Christian conservatives saw several victories during Tuesday’s election, including the repeal of Maine’s gay marriage law.
Republican Chris Christie won a close governor’s race in Democratic-leaning New Jersey, ousting incumbent Jon Corzine, while Bob McDonnell emerged a clear winner in Virginia’s gubernatorial race, defeating Democrat Creigh Deeds.
Both Republican candidates are pro-life and support traditional marriage.
In Virginia, the other candidates who gained the support of the U.S. Reformation Prayer Network, led by Mike and Cindy Jacobs, also were elected. Republican Bill Bolling was re-elected lieutenant governor, and Republican Ken Cuccinelli won the race for attorney general.
In New York, however, conservatives lost New York’s 23rd Congressional District The race had been fraught with infighting over GOP nominee Dede Scozzafava’s moderate views. She ultimately suspended her campaign and later endorsed Owens. for the first time in 150 years to Democrat Bill Owens.
National Republican leaders endorsed Conservative Party nominee Doug Hoffman, who, unlike Scozzafava, is pro-life and opposes gay marriage.
Republicans argued that the GOP gains Tuesday signaled what would happen in the 2010 congressional races. Independents, who split between Obama and Republican John McCain in last year’s presidential race, voted almost 2-1 for the Republican candidates in Virginia and New Jersey, USA Today reported.
However, exit polls in Virginia showed that black voters and young people under 30 turned out in smaller numbers than they did last year.
Despite the New York defeat, several Christian groups said the election signaled a victory for conservative values.
“Conservative efforts on the ground finally gave a voice to the thousands of voters in the district who believe that life, marriage and fiscal responsibility all matter,” said Marjorie Dannenfelser, president of the pro-life group, the Susan B. Anthony List. “Without these people, no GOP candidate can win, in New York or elsewhere.”
Mathew Staver, founder of Liberty Counsel and dean of the Liberty University School of Law, said the wins in New Jersey and Virginia were a wake-up call to those who pronounced the GOP dead.
“The dramatic triumph of conservative and pro-family values at the polls should send a message to all elected officials—the people want leaders who stand for limited government, lower taxes and family values,” Staver said. “The people derailed the out-of-control freight train of the liberal Washington policies and politicians.”
The big win for most Christian observers, however, was Maine voters’ repeal of the state’s gay marriage law, which was passed by the Legislature in May and signed into law by Democratic Gov. John Baldacci.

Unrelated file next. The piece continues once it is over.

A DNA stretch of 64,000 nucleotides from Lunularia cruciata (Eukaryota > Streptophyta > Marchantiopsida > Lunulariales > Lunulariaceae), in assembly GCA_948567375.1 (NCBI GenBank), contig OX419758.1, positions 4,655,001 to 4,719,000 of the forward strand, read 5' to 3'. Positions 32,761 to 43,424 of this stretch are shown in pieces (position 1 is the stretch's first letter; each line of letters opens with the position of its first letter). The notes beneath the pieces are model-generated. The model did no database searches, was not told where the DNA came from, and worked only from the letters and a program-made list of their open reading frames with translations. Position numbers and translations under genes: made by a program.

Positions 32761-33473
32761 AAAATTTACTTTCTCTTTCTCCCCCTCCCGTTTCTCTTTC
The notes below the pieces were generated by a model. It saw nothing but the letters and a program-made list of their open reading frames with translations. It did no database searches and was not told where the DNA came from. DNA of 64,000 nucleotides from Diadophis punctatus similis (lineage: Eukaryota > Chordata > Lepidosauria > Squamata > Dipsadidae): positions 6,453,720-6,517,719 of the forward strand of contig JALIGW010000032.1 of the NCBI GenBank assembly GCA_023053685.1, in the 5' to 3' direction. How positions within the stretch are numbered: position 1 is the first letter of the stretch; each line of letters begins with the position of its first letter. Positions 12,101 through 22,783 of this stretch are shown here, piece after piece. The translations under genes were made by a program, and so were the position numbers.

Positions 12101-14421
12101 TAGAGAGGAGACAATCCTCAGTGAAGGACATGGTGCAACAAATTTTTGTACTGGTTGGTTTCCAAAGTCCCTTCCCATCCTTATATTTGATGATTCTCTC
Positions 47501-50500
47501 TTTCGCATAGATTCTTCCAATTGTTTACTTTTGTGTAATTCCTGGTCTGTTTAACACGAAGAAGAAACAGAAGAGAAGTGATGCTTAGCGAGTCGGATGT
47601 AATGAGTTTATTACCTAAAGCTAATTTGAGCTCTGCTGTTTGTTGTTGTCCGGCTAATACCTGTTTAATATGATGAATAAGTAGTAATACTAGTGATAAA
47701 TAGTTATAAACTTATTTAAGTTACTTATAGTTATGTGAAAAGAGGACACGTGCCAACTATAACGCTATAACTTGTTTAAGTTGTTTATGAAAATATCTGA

With 87 percent of precincts reporting Wednesday morning, the marriage referendum had gained 53 percent of the vote, making Maine the 31st state to affirm traditional marriage at the voting booth. Every state that has put marriage to a popular vote has opposed gay marriage.
“The institution of marriage has been preserved in Maine and across the nation,” said Frank Schubert, the chief organizer for Stand for Marriage Maine, according to the Associated Press (AP).
Gay marriage supporters, stung by the defeat, said they would continue to press for same-sex marriage, the AP said.
“We’re not short-timers,” said Jesse Connolly, campaign manager for No on 1/Protect Maine Equality, who held off conceding until early Wednesday. “We’re here for the long haul and whether it’s just all night and into the morning, or it’s next week or next month or next year. We will be here. We’ll be here fighting. We’ll be working. We will regroup.”
The five states that allow gay marriage—Iowa, Massachusetts, Vermont, New Hampshire and Connecticut—legalized the practice through legislation or court rulings. A bill to legalize gay marriage was introduced in Washington, D.C., last month and may be approved by the end of the year.
Family Research Council President Tony Perkins joined a coalition of district pastors in calling on the district’s elections board to allow Washington residents to vote on marriage in November 2010.
“We applaud Maine’s voters for holding their elected leaders accountable,” he said Wednesday. “We hope the message sent today by Maine’s voters will be heard in Washington and state capitals around the nation. The institution of marriage should not be used to establish special rights for a select few at the expense of the natural family and future generations.”
In a move many traditional marriage supporters opposed, voters in Washington state approved Senate Bill 5688, which expands the rights of same-sex couples within the state’s domestic partner laws. The bill was passed by the Legislature and signed by Gov. Chris Gregoire earlier this year.